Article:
Two newly-declassified documents show Chamberlain was ready to make more deals with Hitler after Munich, which would have the ‘happiest and most far-reaching effects for the relationship between the two countries’.
The papers reveal Chamberlain told Hitler that it would have ‘the greatest effect on public opinion in England’, if in the event of war, they had a pact in place not to use poison gas, not to bomb each other’s civilians and to spare the cities with cultural treasures.
The meetings took place between Chamberlain’s Press Secretary George Steward and his counterpart at the German Embassy, Dr. Fritz Hesse.
MI15 monitored a two-hour meeting between the two on 23 November, 1938. When Hesse returned to the German Embassy, he prepared a memo for the German Foreign Minister, Joachim von Ribbentrop.
A copy of the memo was smuggled out of the German Embassy by the MI15 mole and given to Sir Alexander Cadogan, Permanent under-secretary at the Foreign Office.
The translated document and Cadogan’s memo on it were released last week by the National Archives.

India left no stone unturned to help Rajapaksa to defeat the Liberation Tigers of Tamil Eelam (LTTE). When Rajapaksa was put under severe pressure to agree to a ceasefire at the latter stages of the war, India went all out to shore up his position to resist it. Simultaneously it kept America at bay and UN action on hold, during the hectic last days of the war, thus making a war victory for Rajapaksa inevitable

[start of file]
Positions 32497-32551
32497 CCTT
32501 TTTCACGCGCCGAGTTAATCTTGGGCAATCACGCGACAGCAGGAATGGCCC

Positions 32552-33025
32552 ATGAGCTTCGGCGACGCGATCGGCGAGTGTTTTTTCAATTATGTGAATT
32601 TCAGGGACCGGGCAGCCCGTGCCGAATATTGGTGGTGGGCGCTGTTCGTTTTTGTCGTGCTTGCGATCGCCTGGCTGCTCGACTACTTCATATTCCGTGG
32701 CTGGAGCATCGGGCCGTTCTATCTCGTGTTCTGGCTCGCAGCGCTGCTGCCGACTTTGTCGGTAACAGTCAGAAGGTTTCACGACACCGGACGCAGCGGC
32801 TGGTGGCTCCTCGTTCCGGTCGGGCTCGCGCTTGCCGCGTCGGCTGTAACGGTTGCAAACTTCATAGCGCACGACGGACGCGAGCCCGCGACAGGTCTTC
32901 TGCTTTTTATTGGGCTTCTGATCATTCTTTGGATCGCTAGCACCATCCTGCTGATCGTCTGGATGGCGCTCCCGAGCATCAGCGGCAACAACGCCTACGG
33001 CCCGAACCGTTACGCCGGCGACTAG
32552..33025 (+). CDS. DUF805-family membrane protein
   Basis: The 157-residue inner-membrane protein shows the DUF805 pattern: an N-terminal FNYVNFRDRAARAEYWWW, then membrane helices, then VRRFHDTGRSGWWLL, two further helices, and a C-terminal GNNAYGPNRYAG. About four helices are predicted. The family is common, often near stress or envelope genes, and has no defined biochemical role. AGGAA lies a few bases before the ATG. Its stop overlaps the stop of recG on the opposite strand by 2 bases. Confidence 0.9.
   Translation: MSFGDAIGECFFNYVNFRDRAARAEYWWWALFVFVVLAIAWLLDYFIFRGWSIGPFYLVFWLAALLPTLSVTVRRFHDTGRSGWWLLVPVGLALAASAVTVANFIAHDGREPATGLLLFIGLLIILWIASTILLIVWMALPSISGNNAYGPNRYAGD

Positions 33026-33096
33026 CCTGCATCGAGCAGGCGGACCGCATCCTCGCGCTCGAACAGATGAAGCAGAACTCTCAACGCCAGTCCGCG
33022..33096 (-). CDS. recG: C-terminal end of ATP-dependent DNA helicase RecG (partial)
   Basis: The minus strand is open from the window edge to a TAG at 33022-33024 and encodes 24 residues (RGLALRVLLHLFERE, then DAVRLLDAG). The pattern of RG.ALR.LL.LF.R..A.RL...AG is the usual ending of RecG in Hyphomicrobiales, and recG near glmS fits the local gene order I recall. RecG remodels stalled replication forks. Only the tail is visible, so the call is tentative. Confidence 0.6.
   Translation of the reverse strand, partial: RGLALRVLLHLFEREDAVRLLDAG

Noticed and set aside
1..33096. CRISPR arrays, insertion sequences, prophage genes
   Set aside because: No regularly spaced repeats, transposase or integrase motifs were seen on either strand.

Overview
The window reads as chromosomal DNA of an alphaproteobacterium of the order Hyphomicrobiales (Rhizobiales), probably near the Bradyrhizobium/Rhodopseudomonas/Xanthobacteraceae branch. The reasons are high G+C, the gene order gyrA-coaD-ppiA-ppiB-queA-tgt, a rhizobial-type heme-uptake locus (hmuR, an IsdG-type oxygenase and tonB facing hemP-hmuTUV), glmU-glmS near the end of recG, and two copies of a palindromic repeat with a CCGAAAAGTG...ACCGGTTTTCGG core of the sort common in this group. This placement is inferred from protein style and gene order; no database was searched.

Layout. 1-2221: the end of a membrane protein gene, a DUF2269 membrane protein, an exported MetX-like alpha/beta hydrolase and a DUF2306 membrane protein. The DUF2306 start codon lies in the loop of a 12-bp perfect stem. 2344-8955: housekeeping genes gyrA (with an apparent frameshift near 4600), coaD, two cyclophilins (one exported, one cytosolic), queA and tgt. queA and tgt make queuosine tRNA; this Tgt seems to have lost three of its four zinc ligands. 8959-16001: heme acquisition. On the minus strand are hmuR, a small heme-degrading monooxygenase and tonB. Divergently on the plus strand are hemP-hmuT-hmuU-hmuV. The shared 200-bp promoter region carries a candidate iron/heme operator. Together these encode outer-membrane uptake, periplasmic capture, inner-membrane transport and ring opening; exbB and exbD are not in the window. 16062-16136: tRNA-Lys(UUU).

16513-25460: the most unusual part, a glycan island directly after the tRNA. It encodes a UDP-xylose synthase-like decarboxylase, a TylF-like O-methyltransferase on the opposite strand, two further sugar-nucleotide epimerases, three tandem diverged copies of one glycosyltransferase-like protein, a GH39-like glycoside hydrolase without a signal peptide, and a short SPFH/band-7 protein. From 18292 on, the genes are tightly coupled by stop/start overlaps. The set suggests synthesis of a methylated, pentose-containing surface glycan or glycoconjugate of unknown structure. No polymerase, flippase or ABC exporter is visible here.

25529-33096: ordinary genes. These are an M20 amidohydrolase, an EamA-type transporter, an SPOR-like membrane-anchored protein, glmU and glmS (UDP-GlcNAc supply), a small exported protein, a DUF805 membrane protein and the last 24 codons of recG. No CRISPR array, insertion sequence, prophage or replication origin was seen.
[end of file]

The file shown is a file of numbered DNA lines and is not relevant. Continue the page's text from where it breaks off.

In his subsequent memo, Cadogan agonizes over whether he should tell Lord Halifax about the clandestine meeting. He fears it might make Halifax resign and cause the government to collapse, forcing a General Election at a time when the Nazis are poised to wage war across Europe.
Cadogan writes: “Supposing however that the PM was forced into having a General Election, what would happen then? It is extremely probable that if the S of S (Secretary of State Lord Halifax) resigned on a ‘Defence of the West’ policy, or something like it, coupled with a real rearmament effort…. a substantial number of ministers would resign with him.’
In the smuggled MI5 memo, Hesse tells von Ribbentrop that Chamberlain wants to finalize a deal personally with Hitler, which could ensure ‘complete secrecy on the English side’ until the agreement is signed.

Eventually Cadogan did tell Halifax about the meeting between Steward and Hesse. Halifax confronted Chamberlain, who appeared ‘aghast’ and said he would ensure such meetings never happened again, said historian Richard Cockett, author of a book on Chamberlain’s media manipulation.